Bounds became a Confederate Chaplain and served as a chaplain until he was re-captured after the battle of Franklin. He was then released after several months after taking a US loyalty oath. He was not yet 30 at this time.
After the war he was a pastor in Franklin, TN and then St Louis before being tapped as the associate Editor of the Methodist Episcopal denominational newspaper. He was first married in St Louis when he and his wife were 41 years old. After a decade of marriage, Bounds’ wife died. He remarried his wife’s cousin, his wife’s dying wish. Within the next three years he had two more children and lost two boys from the first marriage.
By the 1880s, Bounds, was forced to move in with his new in-laws. He resigned from his job at the denominational newspaper over a disagreement with the denomination (and his boss) about whether the Methodist Episcopal church should have officially licensed evangelists (he supported it).
The rest of his life he lived in Washington, GA (in his in-law’s home) in obscurity. His normal day started at 4 AM with prayer until 7. Then breakfast and the rest of the morning was spent in writing and prayer until noon and other work after lunch. It was here that he wrote all of his books. Bounds might be still in obscurity except that a New York pastor found a copy of one of his books and initiated a friendship. Bounds mentored him over almost 10 years before his death. After Bounds’ death all of his books were published or republished.
This little booklet is out of print, so it is only really available in audio version right now.
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- I listened to the free one...
I listened to the free one minute thirty seconds intro to see if I wanted to download the audiobook of E.M. Bounds. I was disappointed. About one minute twenty seconds of this example download was taken up by introducing the credits, authors, speakers, etc. Therefore with only about 10-12 seconds left, it left me little time to really get a good sample of this possibly good audiobook. Because of this I will have to pass on downloading what maybe a good book. I do not want to misuse my credits. Thank you.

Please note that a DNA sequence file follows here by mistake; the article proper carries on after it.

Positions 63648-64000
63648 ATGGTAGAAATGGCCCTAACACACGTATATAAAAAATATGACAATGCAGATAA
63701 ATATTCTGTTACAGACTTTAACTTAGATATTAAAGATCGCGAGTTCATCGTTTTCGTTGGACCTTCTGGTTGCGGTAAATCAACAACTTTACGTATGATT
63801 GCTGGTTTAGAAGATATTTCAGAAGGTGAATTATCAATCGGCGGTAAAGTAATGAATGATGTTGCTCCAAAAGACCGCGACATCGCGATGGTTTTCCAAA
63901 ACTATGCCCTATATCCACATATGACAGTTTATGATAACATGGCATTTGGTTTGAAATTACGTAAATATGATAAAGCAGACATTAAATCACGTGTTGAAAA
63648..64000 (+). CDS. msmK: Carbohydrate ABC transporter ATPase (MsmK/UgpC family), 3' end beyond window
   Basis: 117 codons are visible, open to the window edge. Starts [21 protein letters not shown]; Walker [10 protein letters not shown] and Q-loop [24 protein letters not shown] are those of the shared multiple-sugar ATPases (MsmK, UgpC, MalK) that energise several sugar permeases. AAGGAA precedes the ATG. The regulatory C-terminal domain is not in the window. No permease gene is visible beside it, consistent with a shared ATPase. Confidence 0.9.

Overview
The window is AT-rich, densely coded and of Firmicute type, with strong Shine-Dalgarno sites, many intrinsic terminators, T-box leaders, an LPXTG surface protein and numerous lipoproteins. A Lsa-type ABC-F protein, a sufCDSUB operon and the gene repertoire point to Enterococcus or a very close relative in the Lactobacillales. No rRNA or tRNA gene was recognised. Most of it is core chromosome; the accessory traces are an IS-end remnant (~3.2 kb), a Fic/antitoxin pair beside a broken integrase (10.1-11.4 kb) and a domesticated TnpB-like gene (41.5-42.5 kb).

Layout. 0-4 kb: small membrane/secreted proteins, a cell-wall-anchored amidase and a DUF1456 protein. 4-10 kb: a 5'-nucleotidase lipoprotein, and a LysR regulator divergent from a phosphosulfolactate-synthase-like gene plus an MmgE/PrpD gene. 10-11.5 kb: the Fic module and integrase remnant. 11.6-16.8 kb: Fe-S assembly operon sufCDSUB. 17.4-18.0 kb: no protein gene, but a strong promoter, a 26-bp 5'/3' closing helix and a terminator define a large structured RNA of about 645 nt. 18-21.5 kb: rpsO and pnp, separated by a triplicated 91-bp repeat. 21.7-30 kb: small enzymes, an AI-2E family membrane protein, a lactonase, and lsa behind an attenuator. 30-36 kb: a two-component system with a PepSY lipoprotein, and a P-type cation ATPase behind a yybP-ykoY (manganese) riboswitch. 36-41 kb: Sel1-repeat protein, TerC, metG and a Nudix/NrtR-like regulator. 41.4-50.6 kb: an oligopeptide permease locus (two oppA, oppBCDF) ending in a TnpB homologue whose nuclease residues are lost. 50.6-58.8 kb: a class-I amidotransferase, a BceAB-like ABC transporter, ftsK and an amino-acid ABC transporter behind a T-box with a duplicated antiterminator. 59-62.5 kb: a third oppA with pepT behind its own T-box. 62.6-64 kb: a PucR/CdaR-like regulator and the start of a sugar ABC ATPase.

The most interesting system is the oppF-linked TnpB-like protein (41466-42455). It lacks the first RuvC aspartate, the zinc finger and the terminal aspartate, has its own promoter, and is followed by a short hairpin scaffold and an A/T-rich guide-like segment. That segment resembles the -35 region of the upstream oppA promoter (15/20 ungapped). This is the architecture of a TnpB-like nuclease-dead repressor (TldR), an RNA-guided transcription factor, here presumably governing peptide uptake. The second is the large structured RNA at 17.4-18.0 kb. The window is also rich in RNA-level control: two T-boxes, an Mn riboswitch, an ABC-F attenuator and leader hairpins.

- I’ve heard the name of E.M....
I’ve heard the name of E.M. Bounds many times, though before reading E.M. Bounds: Man of Prayer by Lyle Dorsett, I could not have told you anything about him. Bounds, a moderately influential Methodist minister and author from the late nineteenth and early twentieth century’s, served God in Missouri, Tennessee, and Georgia while authoring a dozen books, several of which are still in print today. Bounds is most widely-known for his works on prayer.
Dorsett is concise and to-the-point in his journey through the life of E.M. Bounds. Sadly, there is simply not much factual data for him to have gathered. Happily, Dorsett does not take it upon himself to bring in a great deal of speculation and imagination to make his small book a larger work. He describes Bounds’ life, marriages (once widowed), and ministerial career.
What most interested me was Dorsett's description of Bounds’ involvement in the Methodist church in the south during the initial rise of theological liberalism in the 1890s. Bounds was unwilling to accept the low view of Scripture that was invading Methodism from Europe.
While interesting, I cannot say that this book inspired me. If anything, Dorsett’s work has made me want to pick up one of Bounds’ books on prayer. But, for the most part, the book feels like reading a long and informative magazine article about the life of a name you kind of know, but not very well.
If you have read Bounds and would like to know his life story, I’d guess that this is about the best book you could turn to for that knowledge. If you just like reading biographies, even those without a great deal of drama, this is a fine choice. Otherwise, you might not find this book riveting.
The audio recording of this book from www.christianaudio.com is very well done. I found this narrator one of the easiest to listen to that I’ve heard. And, because the book is short, it only required a download of 2 files—much better than the large number of files in some books.